“We’ll pack up your things and send them along for you. Thank you for your years of dedication, Bryan. Good luck with your new team.” The general manager of the Tornadoes stretches out his hand, which I reluctantly shake. Then I shake my coach’s hand—well, my ex-coach’s hand. I can’t look either of them in the eye.
As I leave the GM’s office and head for the exit, the threshold from my old life to my new one, I run into a couple of my teammates. My former teammates now. They express their regrets regarding my trade and say they’re sorry to see me go. That they’ll miss me. But it’s not like that matters.
Soon after my conversation with my old GM, I get a call from my new GM of the Dallas Comets. He’s excited to bring me on board and talks a lot about how I’m going to fit in with their team and help them make the play-offs. He lets me know that they’re going to take care of everything for me and help arrange my move; that way, I only have to focus on my play.
I don’t want to go, but I don’t really have a choice. So I head home to my girlfriend Corinne to break the news to her. Somehow, though, she already knows. As soon as I walk through the door, she stands and asks, “Is it true? Are they sending you to Dallas?”
My shoulders fall. “Yeah. Just got the news.”
“How can they do that? How can the Tornadoes just give you away?”
“It’s the business side of hockey,” I explain to her. “The Tornadoes needed a forward, and the Comets needed a defenseman. Unfortunately, I’m the guy caught in the middle.”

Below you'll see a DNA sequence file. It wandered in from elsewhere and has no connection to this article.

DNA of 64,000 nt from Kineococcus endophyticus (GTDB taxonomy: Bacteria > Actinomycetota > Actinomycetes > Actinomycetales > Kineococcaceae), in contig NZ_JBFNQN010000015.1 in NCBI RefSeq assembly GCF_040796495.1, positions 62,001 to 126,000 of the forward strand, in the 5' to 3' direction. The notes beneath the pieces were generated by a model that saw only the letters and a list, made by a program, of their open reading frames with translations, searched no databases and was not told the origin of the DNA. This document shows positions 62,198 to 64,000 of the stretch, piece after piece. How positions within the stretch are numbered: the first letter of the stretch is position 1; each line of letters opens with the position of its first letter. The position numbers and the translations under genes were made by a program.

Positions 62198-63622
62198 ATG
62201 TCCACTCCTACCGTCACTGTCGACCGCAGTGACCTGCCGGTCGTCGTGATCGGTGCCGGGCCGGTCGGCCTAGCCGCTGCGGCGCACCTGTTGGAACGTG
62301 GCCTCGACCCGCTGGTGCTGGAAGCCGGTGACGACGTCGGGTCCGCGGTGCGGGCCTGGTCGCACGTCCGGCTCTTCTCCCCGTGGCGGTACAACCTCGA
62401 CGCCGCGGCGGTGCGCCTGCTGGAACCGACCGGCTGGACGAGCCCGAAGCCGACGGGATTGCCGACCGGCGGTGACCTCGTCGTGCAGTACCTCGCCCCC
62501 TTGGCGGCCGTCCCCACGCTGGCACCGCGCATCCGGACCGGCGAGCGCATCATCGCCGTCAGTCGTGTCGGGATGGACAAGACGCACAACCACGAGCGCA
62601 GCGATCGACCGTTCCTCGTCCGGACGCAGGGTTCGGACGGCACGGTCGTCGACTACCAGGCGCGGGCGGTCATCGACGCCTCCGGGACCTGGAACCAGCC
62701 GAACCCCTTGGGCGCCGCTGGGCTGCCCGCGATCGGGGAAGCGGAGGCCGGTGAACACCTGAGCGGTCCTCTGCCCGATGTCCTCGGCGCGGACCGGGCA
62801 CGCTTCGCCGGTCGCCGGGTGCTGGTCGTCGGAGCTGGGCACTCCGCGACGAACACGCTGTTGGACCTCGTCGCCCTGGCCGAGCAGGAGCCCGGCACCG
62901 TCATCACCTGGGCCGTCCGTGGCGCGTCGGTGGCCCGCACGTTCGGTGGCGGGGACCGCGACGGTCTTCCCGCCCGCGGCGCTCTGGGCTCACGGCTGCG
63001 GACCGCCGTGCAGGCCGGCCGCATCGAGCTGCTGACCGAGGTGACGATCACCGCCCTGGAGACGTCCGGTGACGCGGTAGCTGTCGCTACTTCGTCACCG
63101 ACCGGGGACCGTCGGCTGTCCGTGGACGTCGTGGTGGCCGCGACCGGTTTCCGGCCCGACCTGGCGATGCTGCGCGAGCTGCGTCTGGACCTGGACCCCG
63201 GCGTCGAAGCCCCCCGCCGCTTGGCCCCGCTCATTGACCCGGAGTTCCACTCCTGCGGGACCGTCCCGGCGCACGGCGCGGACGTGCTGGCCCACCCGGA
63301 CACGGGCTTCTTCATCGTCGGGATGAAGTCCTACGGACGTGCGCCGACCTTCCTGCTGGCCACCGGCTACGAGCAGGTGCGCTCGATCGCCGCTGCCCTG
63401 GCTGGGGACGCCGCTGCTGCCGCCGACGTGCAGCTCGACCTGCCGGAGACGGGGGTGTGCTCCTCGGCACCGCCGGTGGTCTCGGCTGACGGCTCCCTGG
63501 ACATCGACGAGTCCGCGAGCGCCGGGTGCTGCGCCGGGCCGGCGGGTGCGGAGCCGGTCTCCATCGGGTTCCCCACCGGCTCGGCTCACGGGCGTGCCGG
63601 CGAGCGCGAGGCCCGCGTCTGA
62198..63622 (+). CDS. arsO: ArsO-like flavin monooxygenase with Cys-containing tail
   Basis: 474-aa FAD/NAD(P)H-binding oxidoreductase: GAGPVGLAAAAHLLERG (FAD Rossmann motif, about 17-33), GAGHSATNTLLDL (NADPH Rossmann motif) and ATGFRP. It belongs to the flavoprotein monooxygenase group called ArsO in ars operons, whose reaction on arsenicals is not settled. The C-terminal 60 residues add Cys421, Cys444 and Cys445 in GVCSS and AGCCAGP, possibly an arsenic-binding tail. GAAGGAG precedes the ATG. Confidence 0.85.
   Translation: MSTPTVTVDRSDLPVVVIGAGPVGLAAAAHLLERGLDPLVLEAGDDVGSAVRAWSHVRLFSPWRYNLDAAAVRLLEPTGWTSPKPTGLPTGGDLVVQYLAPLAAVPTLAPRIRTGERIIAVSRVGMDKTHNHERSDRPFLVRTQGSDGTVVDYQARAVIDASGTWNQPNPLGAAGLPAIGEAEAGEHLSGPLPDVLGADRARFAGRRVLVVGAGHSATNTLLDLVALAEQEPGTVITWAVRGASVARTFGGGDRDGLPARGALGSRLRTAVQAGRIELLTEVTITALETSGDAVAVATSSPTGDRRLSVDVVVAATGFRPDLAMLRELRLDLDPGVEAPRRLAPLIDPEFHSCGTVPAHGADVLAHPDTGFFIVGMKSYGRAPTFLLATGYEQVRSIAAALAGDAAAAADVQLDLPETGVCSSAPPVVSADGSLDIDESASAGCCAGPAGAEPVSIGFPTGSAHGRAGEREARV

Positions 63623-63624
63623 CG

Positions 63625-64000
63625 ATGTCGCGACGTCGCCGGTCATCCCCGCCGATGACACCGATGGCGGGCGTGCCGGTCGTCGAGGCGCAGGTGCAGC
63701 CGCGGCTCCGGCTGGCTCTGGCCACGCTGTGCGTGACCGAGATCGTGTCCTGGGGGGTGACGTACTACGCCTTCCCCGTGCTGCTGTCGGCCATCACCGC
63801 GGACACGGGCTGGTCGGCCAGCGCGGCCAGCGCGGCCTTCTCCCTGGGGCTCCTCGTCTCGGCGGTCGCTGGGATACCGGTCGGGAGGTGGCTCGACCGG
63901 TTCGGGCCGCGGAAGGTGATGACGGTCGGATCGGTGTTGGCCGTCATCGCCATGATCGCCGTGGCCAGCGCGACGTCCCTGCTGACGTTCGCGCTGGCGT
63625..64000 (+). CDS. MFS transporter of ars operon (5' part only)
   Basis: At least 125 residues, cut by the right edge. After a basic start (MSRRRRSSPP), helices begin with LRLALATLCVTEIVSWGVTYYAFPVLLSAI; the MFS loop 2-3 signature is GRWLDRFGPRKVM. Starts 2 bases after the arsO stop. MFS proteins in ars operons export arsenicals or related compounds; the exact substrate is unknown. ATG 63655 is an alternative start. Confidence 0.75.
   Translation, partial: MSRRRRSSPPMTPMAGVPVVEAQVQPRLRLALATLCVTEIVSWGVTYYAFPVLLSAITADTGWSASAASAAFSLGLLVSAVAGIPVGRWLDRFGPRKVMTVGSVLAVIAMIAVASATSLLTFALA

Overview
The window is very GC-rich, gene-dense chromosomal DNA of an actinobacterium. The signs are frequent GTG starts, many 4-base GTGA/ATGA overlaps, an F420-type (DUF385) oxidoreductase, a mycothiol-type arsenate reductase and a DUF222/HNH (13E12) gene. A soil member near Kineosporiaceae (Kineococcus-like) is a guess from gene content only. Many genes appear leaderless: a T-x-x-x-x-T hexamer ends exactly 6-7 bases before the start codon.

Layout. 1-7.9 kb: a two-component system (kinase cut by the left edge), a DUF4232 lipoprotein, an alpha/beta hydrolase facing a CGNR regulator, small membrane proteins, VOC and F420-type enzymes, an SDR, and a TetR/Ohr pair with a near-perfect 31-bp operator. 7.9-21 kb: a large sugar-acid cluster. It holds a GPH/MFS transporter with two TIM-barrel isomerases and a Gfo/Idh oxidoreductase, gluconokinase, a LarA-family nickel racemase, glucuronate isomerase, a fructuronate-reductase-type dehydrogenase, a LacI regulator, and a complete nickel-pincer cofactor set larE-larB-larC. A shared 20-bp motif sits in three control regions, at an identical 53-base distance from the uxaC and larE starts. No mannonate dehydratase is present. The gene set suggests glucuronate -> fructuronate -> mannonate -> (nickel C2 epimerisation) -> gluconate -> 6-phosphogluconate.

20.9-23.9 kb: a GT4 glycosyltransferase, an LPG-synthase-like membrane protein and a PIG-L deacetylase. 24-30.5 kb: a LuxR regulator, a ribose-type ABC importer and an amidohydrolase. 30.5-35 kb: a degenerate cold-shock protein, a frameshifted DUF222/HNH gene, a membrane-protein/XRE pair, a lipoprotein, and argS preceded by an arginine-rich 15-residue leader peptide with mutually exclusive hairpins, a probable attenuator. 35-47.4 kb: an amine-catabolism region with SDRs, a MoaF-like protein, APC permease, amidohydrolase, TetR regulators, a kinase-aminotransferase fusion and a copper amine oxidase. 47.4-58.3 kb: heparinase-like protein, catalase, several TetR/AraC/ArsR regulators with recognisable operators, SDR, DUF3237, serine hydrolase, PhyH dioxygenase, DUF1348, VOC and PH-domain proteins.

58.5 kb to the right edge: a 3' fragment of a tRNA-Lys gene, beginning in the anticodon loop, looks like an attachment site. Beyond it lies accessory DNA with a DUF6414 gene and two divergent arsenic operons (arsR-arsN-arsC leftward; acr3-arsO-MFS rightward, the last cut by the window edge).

Corinne frowns and crosses her arms over her chest. “Don’t be selfish, Bry. You’re not the only one involved in this. What am I supposed to do?”
“Come with me, of course. I’m flying out tonight.”
“I can’t! I have to pack everything up, arrange to move it all, get this place listed...” Her voice fades out as she thinks about all the things that need to be done.
“The Comets’ll take care of all that. Cory, baby,” I say, grabbing her hand and pulling her body into mine. I need the comfort more than ever now. “I just need you with me. Please come with me to Dallas.”
She takes a deep breath; I feel her body expand and then shrink back down. “I think I should stay, though. Oversee everything. And then I’ll follow you down.”
It makes sense, but that doesn’t mean I like it. I’m getting traded, and I could use the familiarity of a friendly face to keep me company in a new place. But what else am I supposed to say? I’m saddened that she won’t be joining me on my flight. “Okay.”
“Texas,” she spits out. “I can’t believe we’re going to Texas. Why couldn’t they have traded you to the Rangers? I would’ve loved New York City.”
I wish I had an answer for her—or yet, a better locale to take her to. Dallas is a great sports town in general but not necessarily a great market for hockey. Corinne doesn’t sound very pleased with it either. She and I met our freshman year at the University of North Dakota, where I had been playing with the Fighting Sioux. Once I went pro and started playing for the Tornadoes, she kept up with her studies and graduated with great grades. She wanted to move to New York to start her career, but I persuaded her to come with me to Raleigh by telling her that long-distance relationships don’t work. I don’t think she ever really adjusted to North Carolina.